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I argue that Cadillac appeals to classist capitalistic beliefs by constructing their customers as being part of an elite group. In the early decades of the Cadillac brand, Cadillac’s advertising consistently presents the Cadillac as a status symbol.1 In the 1980s, as Cadillac began the struggle to compete with other luxury car brands, they were forced to start appealing to a slightly lower class of individuals. Despite this, Cadillac continued to make it clear that their goal was to restore Cadillac’s prestigious image rather than to continue to reduce themselves as they were.
Today Cadillac is back to being associated with the privileged upper class, but with more people today noticing and questioning the traditionally hegemonic devices that they often use, this association limits their audience more than ever.
Framework: This analysis seeks to gain an understanding of Cadillac’s advertising objectives by evaluating their presentation from a “Neo-Marxist” perspective. This perspective can be further narrowed by focusing on the theory of hegemony and the myths used for maintaining the status quo and supporting our current, hegemonic, power structure.
When looking at the grandiose Cadillac advertisements of the 1940s and 1950s, we are bombarded by imagery associated with wealth and the upper class, which can easily be dismissed as having no deeper purpose other than to associate Cadillac with everything else Americans strive to attain; However, upon closer inspection we see that these advertisements also serve to reinforce classist beliefs to appeal to both the upper class, and those who have a strong faith in the “American Dream”.
This sort of appeal is supported by the Marxist theory of cultural hegemony, which claims that those in power keep their power by working to maintain cultural myths that would make people satisfied with their current position.5 One Cadillac advertisement from 1958, for example, showcases a pure white Cadillac next to an elegantly dressed white couple, and above them all is the word “supremacy” in large capitalized letters.6 This imagery manages to not only reinforce the superiority of the car being presented, it reinforces the superiority of the white and the wealthy, Cadillac’s target audience, thus, persuading the rich to buy the car while persuading others that these are the ideals they should strive for or support. All of this contributes to maintaining the status quo, as the theory of cultural hegemony suggests.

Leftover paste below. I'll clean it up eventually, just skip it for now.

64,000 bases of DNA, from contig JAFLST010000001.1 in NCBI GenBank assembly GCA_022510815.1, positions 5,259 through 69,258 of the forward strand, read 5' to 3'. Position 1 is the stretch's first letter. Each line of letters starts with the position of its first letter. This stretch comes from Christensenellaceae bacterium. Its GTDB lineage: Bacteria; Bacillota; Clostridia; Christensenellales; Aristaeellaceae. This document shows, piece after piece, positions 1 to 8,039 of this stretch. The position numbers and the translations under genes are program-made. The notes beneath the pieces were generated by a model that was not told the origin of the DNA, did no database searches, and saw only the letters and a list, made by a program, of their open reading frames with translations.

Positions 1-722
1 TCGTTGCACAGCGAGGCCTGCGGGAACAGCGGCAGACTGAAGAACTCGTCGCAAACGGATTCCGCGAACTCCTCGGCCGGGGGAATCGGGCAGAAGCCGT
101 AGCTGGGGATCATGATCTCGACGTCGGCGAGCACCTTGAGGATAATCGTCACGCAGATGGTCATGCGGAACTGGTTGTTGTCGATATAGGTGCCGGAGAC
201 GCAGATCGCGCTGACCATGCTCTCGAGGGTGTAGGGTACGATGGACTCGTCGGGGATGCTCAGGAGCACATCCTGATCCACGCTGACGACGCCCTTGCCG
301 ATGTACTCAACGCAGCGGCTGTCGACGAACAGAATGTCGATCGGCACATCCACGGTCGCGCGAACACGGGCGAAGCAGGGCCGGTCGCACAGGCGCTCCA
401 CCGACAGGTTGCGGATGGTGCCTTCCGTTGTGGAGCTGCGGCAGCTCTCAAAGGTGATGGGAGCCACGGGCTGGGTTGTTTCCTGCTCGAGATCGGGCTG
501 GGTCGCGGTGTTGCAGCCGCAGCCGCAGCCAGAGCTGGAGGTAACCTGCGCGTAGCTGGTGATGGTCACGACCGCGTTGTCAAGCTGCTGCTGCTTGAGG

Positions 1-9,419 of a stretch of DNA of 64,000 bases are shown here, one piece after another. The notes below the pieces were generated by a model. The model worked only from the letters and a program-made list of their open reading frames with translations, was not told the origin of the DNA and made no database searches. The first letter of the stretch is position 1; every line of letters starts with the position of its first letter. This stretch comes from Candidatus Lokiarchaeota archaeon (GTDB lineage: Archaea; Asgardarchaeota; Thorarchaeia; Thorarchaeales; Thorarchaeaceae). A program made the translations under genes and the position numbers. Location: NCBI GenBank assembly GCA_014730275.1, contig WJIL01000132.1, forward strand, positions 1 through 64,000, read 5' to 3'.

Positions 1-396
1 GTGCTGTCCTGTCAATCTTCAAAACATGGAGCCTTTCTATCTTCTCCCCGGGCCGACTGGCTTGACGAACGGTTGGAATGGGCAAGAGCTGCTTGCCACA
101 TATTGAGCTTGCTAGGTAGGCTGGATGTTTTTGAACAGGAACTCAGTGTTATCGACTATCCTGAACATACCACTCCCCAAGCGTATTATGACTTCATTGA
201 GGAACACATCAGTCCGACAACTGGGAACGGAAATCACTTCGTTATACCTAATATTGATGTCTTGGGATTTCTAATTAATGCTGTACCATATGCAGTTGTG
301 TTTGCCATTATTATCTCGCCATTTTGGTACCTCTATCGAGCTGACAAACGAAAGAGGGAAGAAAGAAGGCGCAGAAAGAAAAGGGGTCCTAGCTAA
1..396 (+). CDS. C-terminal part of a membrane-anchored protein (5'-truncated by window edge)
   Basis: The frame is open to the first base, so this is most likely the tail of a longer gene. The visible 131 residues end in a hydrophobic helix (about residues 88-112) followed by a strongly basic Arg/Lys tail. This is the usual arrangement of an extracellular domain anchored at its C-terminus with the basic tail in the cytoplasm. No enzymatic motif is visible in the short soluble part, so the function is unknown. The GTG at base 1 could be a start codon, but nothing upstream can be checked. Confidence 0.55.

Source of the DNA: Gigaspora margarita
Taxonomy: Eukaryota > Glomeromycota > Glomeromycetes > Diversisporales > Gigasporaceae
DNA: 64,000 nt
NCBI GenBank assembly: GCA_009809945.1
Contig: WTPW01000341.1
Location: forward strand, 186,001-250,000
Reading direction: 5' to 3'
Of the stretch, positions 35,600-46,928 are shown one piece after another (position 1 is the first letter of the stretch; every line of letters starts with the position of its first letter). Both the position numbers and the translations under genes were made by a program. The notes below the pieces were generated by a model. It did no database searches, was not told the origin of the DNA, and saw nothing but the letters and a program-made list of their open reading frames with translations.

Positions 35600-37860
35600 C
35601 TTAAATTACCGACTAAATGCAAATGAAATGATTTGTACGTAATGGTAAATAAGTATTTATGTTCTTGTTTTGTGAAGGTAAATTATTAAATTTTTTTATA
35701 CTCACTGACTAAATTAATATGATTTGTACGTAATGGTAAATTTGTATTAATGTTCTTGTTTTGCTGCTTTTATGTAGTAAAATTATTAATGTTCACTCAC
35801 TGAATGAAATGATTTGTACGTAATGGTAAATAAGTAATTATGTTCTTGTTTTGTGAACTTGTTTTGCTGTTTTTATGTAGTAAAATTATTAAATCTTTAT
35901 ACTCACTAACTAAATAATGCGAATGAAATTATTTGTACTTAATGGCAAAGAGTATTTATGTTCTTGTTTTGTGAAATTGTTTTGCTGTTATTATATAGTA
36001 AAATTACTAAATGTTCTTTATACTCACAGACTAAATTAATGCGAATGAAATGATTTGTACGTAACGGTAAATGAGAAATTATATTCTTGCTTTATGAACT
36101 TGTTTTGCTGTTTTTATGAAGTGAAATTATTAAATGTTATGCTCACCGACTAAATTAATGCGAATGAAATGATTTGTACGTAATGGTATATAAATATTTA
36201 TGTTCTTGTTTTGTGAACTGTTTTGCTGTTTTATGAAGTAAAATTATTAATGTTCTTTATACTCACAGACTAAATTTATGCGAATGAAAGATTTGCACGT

A more modern example of Cadillac favoring the use of hegemonic devices in their advertising would be the “Cadillac ELR” electric car commercial from 2014, which depicts a white man walking through his mansion talking to the viewer about how hard work for more wealth and material items is a virtue, while heavily criticizing the work ethic of European countries. This all leads up to him telling the audience that “if you work hard anything is possible” and then proceeding to take a seat in his new Cadillac. On the surface this commercial was meant to appeal to audience’s patriotism, but on a deeper level the commercial was bluntly claiming that the American Dream isn’t a myth and that success always correlates directly with work inputted. This isn’t true at all, but is a convenient belief for those in power to keep their power, and an esteem-boosting one for the monetarily successful people who Cadillac wants to sell their cars to. Even though this commercial ended up falling short when it comes to convincing non-rich people of the American Dream myth, with more people being offended rather than inspired by the ideal presented in the commercial than maybe they would have been in the 1950s when people were less questioning of the American Dream,3 it still makes an active attempt to convince people that the American capitalistic institutions are superior and need no change.
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